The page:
Let’s dwell on this post’s title a little. If I choose to believe that X is Y’s alt, then there’s nothing that will change my mind. How many times have we encountered situations where we’ve been accused of being someone else’s alt? How many times have we introduced friends to others, only to see our friends be wrongly accused of being our alts and be given a terrible time – with all the consequences that follow from this? I’m sure you’ve all been in situations like this. And, sadly, there’s absolutely nothing we can do about it.
Second Life provides a degree of anonymity and privacy that we usually don’t enjoy elsewhere. It’s liberating. It’s fun. We can be whatever we want, we can experiment and explore, and it normally won’t have any impact on how we’re seen by our social circles in RL. But there’s this drawback… If someone chooses to believe something about you, nothing you say or do will make them change their mind.
In SL, we can freely make alts for all sorts of reasons. We may want to use an alt as an estate manager for our land; we may want to use an alt as a “bank account” of sorts; a merchant might want to use an alt for a sub-brand they decided to start in order to cater to a different market; you may want to use an alt as a guinea pig for testing scripts and permissions; photographers and fashion bloggers use alts as extras for photoshoots; others may want to use an alt for sexual gratification, leaving their main “untainted”; you may want to make a “fresh start”, in a different social environment within SL; you may want to use them for roleplay scenarios; or, you may want to escape a persistent stalker.
Then, there are people who abuse this ability. People who use alts to play head games, spy on others, cheat on them, stalk them, to circumvent blocks and land / group bans, to rip others’ content through the use of copybot viewers, people who use them as honey traps… All of this is alt abuse, plain and simple, and there’s absolutely nothing that can excuse justify actions like these.
Sometimes, you’ll see a “young” avatar whose command of SL doesn’t match their age. They may be only a few weeks old, but they know how to move around without constantly bumping on things, they have a well-chosen animation overrider, they know how to emote, and their appearance is much better than you’d expect. Immediately, alarm bells begin to ring in your head: “this is someone’s alt”. Or a friend introduces you to someone they brought into SL, and that new person, besides being good-looking and capable of chatting and emoting, shares traits with your friend: avatar gender, basic shape, country of origin, some interests… “Oh, this is my friend’s alt”, you begin to think.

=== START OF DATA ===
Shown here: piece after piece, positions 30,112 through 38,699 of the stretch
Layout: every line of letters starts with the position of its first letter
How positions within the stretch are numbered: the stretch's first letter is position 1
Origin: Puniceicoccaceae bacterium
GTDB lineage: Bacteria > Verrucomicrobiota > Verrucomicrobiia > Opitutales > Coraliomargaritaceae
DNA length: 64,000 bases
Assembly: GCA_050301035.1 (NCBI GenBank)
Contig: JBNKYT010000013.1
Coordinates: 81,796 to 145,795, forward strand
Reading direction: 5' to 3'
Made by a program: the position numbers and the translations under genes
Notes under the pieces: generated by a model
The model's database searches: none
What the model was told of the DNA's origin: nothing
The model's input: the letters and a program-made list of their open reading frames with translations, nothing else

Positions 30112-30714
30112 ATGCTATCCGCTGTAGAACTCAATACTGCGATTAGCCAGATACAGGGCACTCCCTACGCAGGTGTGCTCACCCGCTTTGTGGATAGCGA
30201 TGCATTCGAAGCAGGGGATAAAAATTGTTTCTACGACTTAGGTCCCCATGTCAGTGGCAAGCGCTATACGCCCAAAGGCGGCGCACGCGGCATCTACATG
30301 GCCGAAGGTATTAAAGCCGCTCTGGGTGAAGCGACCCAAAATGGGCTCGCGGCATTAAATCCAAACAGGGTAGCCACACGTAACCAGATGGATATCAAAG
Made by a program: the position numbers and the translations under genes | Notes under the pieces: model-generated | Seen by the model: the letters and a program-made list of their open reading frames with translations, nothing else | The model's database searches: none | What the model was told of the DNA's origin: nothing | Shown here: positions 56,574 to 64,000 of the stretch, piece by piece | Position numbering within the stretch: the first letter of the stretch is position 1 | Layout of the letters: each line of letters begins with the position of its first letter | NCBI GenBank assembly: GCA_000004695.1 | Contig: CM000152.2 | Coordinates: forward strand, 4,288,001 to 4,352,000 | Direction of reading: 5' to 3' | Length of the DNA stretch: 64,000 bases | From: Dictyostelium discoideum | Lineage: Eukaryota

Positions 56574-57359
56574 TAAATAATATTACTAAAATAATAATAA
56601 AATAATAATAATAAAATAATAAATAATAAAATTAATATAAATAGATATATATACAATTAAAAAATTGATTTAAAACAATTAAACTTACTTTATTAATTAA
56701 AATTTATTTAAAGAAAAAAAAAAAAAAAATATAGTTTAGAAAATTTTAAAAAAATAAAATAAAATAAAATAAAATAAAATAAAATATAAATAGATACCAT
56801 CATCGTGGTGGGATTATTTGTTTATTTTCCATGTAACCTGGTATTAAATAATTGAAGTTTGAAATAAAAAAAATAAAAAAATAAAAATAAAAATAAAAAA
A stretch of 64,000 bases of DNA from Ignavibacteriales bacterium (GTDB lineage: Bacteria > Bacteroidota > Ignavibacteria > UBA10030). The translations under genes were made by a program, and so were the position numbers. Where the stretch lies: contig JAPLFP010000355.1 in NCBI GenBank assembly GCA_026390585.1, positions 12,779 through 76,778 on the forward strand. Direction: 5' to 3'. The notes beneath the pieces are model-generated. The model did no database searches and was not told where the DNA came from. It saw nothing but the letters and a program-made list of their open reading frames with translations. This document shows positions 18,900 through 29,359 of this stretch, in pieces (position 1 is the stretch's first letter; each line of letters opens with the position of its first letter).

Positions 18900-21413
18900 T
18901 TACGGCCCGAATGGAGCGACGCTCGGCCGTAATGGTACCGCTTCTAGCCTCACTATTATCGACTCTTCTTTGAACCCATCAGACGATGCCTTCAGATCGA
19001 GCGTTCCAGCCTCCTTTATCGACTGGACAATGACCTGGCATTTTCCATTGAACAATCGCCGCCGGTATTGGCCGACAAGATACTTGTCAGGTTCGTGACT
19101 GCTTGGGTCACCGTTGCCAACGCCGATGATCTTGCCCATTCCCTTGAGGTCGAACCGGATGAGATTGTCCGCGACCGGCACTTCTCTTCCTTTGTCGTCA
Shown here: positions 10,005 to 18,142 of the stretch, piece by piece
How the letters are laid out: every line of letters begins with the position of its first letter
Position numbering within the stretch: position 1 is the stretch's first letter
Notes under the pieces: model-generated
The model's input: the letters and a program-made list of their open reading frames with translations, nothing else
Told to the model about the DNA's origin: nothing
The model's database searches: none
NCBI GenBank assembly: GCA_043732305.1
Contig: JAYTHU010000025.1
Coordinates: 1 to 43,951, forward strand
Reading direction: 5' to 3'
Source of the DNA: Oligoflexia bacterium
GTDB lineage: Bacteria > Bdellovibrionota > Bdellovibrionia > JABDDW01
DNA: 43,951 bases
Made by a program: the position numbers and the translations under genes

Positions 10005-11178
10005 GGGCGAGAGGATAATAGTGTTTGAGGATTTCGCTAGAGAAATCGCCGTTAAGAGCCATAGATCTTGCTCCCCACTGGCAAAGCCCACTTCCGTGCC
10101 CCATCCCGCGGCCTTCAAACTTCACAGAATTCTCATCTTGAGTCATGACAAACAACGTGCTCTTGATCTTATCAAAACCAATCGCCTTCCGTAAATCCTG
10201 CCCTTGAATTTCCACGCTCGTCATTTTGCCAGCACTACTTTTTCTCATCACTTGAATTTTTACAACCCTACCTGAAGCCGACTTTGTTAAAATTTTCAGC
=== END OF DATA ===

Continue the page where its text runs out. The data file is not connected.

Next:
Hold your horses a bit.
Yes, it’s very likely that a new, good-looking avatar who knows their way around SL is someone’s alt. Then again, there are possibilities that one should consider. For instance, the “bring an RL friend” scenario. Typically, when you introduce a friend to a new system or social environment, you help them learn how to use it, how to fit in, and you even give them things, hints and tips to help them get started and avoid being pigeonholed as a “n00b” (more on that later). And remember that friends do tend to share interests – if they didn’t, they wouldn’t be together in the first place.
You might even do what I do: Encourage them to start learning on a “guinea pig” account before deciding whether they like SL or not. When they’re ready, and have decided they actually want to stick around in SL, they can make their “main” account, the one by which they’ll be known to others. It makes sense, actually. When you make your main account, you’ll want to give things some consideration – from your user name and display name to your profile’s contents.
Regarding moving around now, SL really isn’t that much harder in this department than any
As far as emoting is concerned, I’ll have to remind you all that many people are acquainted with emoting in other contexts. More people than you’d like to admit, actually. The chat facility in Gmail / Google+ implements emoting with the /me command – exactly like SL. Emoting has been around for many years: IRC has it, Yahoo! chat (remember it?) has it, etc… Don’t assume that someone’s first use of chat is within SL.
Then comes the “wrist” factor: I’ve noticed – in RL – that people for whom one language or the other is their second tend to use common syntax and spelling conventions that come from the books they studied in order to learn the language. People who took the Michigan Proficiency test (ECPE Michigan) write and speak differently from those who took the Cambridge English: Proficiency test, and each group’s members speak and write using similar conventions.
Oftentimes, people speaking a language as their second are unfamiliar with the slang used by native speakers, and they also tend to be unfamiliar with grammar and syntax errors that might be the norm within various circles of native speakers. Furthermore, depending on their country of origin, they make similar pronunciation and / or spelling mistakes to each other. I’ve encountered these issues while speaking in person to various people in RL for whom my language was a second one. Were they all each other’s alts?
Another thing you might want to consider is that someone might have actually taken the time to learn how to properly use SL and how to make a good-looking avatar for themselves to avoid being rejected and marginalised for being a “n00b”. Remember, many places and people are not exactly friendly to beginners, so new avatars are under palpable pressure: looking and talking like “n00bs” doesn’t act in their favour.
That said, I understand very well why people are wary of alts, or of the possibility that someone they meet may be an alt. But there’s a line that separates cautiousness from paranoia, and one needs to be careful not to cross it.